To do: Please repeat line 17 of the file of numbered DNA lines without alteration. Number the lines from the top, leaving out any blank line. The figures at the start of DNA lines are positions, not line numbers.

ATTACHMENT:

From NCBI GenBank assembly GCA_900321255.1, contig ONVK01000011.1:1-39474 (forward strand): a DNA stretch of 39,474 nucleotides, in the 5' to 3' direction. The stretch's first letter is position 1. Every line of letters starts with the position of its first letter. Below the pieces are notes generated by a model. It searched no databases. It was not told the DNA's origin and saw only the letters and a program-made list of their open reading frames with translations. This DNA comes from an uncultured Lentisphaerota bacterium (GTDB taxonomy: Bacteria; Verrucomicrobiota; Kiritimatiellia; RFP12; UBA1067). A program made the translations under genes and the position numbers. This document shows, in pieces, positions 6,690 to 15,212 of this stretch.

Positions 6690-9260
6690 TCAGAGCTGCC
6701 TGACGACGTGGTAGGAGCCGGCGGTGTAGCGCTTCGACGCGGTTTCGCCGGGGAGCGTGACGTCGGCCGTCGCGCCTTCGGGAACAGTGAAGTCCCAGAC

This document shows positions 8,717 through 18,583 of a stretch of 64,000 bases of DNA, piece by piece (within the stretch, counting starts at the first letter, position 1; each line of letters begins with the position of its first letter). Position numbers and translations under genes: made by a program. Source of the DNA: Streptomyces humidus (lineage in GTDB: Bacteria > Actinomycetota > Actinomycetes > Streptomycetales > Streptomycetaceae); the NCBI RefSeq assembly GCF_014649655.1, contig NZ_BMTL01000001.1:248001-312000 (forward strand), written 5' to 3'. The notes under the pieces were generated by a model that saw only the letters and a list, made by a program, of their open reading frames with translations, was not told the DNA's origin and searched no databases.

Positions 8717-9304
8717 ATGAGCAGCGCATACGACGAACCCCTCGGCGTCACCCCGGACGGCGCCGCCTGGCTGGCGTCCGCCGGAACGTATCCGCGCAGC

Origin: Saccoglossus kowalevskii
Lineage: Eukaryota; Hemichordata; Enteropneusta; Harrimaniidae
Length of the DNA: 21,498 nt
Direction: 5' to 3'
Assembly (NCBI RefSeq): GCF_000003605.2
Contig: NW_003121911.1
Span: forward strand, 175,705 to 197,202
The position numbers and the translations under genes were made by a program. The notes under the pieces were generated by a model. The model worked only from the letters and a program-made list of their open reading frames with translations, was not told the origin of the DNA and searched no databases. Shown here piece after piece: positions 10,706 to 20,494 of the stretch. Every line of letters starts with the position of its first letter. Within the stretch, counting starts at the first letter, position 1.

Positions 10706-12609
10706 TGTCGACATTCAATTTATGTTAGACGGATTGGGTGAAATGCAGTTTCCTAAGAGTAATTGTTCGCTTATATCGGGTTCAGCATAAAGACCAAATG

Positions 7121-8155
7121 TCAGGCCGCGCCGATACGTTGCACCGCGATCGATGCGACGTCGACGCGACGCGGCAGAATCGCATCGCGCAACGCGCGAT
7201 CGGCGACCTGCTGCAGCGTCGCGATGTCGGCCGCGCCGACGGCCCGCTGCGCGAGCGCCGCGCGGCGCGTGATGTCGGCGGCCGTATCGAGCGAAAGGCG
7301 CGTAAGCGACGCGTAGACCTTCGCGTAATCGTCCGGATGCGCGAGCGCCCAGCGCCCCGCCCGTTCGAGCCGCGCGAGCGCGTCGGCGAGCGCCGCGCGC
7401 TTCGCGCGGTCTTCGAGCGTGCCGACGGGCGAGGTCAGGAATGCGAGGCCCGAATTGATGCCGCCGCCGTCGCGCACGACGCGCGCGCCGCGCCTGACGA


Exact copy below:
10706 TGTCGACATTCAATTTATGTTAGACGGATTGGGTGAAATGCAGTTTCCTAAGAGTAATTGTTCGCTTATATCGGGTTCAGCATAAAGACCAAATG